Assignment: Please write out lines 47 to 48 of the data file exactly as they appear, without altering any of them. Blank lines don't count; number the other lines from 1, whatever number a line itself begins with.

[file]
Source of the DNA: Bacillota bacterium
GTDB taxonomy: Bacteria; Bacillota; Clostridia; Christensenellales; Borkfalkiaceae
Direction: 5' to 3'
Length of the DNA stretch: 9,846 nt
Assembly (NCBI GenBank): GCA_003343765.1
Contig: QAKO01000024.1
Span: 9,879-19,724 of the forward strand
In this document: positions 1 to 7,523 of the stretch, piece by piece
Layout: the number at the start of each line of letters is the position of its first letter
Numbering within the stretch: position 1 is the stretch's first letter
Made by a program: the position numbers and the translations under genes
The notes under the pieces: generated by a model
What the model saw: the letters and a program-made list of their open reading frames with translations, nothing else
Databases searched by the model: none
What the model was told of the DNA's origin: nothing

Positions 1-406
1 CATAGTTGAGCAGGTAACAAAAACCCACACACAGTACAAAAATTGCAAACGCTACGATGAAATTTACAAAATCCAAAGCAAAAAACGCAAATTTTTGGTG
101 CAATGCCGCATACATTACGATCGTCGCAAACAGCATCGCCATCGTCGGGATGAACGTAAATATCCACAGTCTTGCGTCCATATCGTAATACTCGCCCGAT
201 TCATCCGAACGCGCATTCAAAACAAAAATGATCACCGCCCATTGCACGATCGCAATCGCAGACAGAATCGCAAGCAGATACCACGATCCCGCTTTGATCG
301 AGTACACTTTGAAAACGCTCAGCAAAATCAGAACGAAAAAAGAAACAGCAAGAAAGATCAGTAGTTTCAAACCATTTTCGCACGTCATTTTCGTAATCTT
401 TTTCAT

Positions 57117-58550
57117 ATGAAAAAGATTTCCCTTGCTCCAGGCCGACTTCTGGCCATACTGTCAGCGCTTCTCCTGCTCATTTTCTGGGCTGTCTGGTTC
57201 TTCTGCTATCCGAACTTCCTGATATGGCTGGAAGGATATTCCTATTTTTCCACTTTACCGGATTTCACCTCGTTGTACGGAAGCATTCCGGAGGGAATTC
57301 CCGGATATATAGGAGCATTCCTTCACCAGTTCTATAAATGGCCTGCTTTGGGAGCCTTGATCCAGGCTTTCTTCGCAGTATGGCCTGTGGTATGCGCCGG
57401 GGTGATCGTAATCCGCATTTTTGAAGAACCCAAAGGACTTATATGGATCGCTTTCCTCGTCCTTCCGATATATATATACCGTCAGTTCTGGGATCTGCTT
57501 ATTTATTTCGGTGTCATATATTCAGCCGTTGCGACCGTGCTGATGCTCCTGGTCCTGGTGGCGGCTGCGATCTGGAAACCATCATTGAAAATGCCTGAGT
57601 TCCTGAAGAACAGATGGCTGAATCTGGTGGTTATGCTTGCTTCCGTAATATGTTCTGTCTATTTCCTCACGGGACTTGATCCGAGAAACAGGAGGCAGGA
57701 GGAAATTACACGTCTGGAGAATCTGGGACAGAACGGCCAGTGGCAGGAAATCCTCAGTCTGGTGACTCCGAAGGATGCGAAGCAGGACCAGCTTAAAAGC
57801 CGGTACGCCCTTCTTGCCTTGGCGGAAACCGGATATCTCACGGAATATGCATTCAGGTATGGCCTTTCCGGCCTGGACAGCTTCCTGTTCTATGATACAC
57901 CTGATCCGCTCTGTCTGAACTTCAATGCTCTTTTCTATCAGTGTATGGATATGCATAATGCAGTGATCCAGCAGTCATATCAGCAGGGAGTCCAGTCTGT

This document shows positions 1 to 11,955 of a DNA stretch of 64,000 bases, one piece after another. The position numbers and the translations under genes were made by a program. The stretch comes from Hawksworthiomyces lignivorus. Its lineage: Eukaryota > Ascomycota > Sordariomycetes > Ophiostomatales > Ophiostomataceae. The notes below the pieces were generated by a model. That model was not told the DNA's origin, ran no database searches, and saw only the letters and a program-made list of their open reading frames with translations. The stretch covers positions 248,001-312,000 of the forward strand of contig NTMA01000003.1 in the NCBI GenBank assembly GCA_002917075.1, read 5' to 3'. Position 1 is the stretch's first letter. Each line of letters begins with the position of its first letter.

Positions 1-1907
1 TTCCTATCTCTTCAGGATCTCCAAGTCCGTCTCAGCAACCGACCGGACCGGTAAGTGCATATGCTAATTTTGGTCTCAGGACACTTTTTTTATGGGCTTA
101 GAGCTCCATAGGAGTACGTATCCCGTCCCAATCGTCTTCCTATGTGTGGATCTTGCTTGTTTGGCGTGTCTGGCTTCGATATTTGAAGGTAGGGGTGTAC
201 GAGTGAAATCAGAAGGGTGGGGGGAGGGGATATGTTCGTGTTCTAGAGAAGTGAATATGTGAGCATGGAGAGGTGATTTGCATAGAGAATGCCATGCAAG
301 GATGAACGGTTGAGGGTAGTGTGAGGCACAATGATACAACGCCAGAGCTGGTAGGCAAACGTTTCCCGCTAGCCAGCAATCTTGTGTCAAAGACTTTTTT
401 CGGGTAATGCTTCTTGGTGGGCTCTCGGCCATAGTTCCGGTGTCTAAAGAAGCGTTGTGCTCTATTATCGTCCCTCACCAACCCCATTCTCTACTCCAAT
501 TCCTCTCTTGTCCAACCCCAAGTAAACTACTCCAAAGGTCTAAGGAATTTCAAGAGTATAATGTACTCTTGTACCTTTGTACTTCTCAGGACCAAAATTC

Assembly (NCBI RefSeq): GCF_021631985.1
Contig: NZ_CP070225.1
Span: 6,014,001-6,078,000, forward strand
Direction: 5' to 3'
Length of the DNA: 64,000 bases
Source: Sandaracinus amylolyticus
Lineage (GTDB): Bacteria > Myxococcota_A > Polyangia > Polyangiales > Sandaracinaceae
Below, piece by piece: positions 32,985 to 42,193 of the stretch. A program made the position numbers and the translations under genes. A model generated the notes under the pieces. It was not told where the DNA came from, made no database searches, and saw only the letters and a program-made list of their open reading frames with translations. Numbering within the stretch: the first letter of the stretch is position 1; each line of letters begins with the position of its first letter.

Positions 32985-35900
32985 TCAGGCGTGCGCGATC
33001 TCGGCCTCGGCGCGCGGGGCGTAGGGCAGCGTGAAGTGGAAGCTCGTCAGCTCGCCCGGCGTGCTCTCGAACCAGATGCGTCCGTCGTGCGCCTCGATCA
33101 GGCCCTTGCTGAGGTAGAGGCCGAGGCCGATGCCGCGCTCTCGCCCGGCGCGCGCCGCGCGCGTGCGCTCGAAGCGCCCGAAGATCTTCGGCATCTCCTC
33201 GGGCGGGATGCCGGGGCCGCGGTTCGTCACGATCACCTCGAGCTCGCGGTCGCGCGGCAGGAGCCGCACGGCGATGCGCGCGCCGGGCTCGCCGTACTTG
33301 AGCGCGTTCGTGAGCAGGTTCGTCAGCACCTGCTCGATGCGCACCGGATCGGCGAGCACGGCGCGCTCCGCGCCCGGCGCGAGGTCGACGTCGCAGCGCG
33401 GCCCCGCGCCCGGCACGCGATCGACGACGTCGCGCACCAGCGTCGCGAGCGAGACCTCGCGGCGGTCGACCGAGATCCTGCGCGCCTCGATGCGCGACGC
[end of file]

Below, piece by piece: positions 32,985 to 42,193 of the stretch. A program made the position numbers and the translations under genes. A model generated the notes under the pieces. It was not told where the DNA came from, made no database searches, and saw only the letters and a program-made list of their open reading frames with translations. Numbering within the stretch: the first letter of the stretch is position 1; each line of letters begins with the position of its first letter.

Positions 32985-35900